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SAFETY ADVISOR

What are the OSHA penalties for noncompliance in the US?

As an employer in the Agricultural Industry in the United States, you need to know about the OSH Act and the Occupational Safety and Health Authority (OSHA). Under this Act, the OSHA can issue your farm, ranch or agribusiness with citations and monetary penalties based on non-compliance with workplace safety standards.

Whilst it is common belief that the OSH Act does not apply to U.S. farms with less than 10 agricultural employees, the farmers and ranchers are still required to comply with all OSHA agriculture rules and regulations.

Although OSHA inspectors are restricted from using appropriated funds to enforce standards, rules and regulations on farming operations with 10 or less employees, a farm or ranch is not exempt if they had more than 10 employees at any one time during a set period.

Did you know that a U.S. Department of Labor, OSHA Compliance Officer (OHSA inspectors) can inspect your farm or ranch at any reasonable hour following an employee’s complaint or a reportable incident, unannounced. If a violation has been identified, then a monetary penalty will be enforced.

What can I expect when my farm is inspected?

The OSHA and its agencies operate on a priority list, OSHA enforcement are focused on the most hazardous workplaces first to reduce hazards whilst preventing injuries, illnesses and even workplace deaths relating to safety and health.

When an OSHA inspector attends your farm or ranch, you can expect that they have reviewed the history of your agribusiness regarding its operations and processes to identify the most relevant standards. An OSHA inspector will also bring with them any appropriate PPE as well as measuring and testing equipment.

If an inspector does not present you with credentials with both a photograph and a serial number, when attending your farm or ranch then they are not an OSHA inspector. The inspector should explain clearly why they are inspecting your agribusiness, describing the scope, walkaround procedures, employee representation and employee interviews. You can expect that the OSHA inspector will also utilise employee consultation.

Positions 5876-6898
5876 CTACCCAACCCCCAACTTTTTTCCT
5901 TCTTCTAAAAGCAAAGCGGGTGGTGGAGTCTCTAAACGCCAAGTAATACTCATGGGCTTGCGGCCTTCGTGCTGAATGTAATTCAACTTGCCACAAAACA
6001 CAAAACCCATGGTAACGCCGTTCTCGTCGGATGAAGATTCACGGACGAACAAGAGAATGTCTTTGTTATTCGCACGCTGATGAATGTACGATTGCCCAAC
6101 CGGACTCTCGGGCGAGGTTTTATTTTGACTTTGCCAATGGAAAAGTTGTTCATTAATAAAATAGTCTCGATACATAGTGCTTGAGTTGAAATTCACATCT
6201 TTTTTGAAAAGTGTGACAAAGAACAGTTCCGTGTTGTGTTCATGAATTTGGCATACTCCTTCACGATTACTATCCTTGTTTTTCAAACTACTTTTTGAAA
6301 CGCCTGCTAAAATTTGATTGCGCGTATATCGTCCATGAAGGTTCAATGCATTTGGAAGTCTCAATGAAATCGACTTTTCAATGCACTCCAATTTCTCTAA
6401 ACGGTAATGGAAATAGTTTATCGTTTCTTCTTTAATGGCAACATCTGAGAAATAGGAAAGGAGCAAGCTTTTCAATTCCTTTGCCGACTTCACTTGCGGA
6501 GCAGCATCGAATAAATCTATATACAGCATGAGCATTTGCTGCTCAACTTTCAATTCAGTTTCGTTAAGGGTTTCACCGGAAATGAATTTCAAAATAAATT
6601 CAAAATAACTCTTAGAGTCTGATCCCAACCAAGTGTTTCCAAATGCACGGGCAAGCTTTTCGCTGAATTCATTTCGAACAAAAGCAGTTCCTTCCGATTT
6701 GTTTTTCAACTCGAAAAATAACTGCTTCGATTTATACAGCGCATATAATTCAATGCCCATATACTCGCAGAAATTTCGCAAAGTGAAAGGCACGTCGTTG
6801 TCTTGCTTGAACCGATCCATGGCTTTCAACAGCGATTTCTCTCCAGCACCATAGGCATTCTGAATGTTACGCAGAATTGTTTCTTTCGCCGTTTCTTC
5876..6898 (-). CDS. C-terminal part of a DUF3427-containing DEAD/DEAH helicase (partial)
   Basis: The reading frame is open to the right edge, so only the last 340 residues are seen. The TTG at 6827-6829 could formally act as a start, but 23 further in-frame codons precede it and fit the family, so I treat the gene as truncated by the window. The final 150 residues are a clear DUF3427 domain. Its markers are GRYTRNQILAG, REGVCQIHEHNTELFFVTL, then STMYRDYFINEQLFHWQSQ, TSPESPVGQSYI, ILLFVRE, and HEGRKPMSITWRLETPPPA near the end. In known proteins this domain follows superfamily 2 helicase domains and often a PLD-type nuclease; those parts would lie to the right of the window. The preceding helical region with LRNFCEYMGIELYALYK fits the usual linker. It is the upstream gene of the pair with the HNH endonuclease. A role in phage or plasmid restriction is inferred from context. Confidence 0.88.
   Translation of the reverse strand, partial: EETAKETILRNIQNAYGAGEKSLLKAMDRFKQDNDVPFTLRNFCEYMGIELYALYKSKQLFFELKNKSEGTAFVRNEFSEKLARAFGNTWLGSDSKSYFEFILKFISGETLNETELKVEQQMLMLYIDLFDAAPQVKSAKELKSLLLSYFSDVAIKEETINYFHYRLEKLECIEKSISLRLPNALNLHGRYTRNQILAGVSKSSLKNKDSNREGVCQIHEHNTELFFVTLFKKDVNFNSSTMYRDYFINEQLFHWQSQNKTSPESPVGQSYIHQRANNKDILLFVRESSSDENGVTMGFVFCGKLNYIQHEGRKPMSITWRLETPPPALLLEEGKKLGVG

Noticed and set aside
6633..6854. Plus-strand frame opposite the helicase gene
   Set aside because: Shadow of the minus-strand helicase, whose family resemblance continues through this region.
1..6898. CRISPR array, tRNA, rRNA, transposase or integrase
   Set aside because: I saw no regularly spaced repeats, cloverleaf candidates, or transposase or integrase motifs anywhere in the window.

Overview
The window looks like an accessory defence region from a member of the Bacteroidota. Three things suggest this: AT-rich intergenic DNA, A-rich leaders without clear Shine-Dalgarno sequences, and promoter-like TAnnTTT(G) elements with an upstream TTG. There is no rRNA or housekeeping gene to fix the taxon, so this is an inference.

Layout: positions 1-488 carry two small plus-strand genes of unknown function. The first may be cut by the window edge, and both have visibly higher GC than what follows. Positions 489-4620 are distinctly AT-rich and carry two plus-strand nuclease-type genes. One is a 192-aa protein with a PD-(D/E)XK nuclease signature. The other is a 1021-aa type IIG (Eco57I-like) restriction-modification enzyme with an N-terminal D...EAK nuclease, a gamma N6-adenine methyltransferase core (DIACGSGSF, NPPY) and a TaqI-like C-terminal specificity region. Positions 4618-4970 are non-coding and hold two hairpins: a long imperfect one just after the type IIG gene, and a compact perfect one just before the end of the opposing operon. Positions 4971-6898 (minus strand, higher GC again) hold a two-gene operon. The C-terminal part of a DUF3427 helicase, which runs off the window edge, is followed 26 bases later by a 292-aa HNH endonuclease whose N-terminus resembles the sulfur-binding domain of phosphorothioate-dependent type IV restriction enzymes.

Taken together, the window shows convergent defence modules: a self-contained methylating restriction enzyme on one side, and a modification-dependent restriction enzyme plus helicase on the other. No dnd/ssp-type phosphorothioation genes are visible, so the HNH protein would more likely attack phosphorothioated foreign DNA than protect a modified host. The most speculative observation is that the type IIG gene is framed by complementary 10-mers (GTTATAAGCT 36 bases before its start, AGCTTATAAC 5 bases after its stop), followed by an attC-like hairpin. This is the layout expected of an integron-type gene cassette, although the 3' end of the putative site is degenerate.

When an inspector finds violations of OSHA standards or serious hazards, they may issue citations and fines. OSHA must issue a citation and proposed penalty within six months of the violation’s occurrence.

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What happens if I am issued a citation?

Your farm or ranch will be issued with a written citation or an inspection report either on the spot or shortly after the OSHA inspector has attended. Citations describe OSHA requirements allegedly violated, list any proposed penalties, and give a deadline for correcting the alleged hazards. Along with the citation, the employer will receive a letter explaining:

  • Where the citation must be posted (at or near the location of the violation)
  • Specified time for the corrective action
  • Notification of any fine for the charged violations
  • Any notification the employer might have to give of corrections made and when that notification is due
  • The employer’s rights in contesting any citation or proposed penalty

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What are the types of OSHA violations?

Violations and monetary penalties are a direct result of non-compliance with standards, and are categorized into 6 types: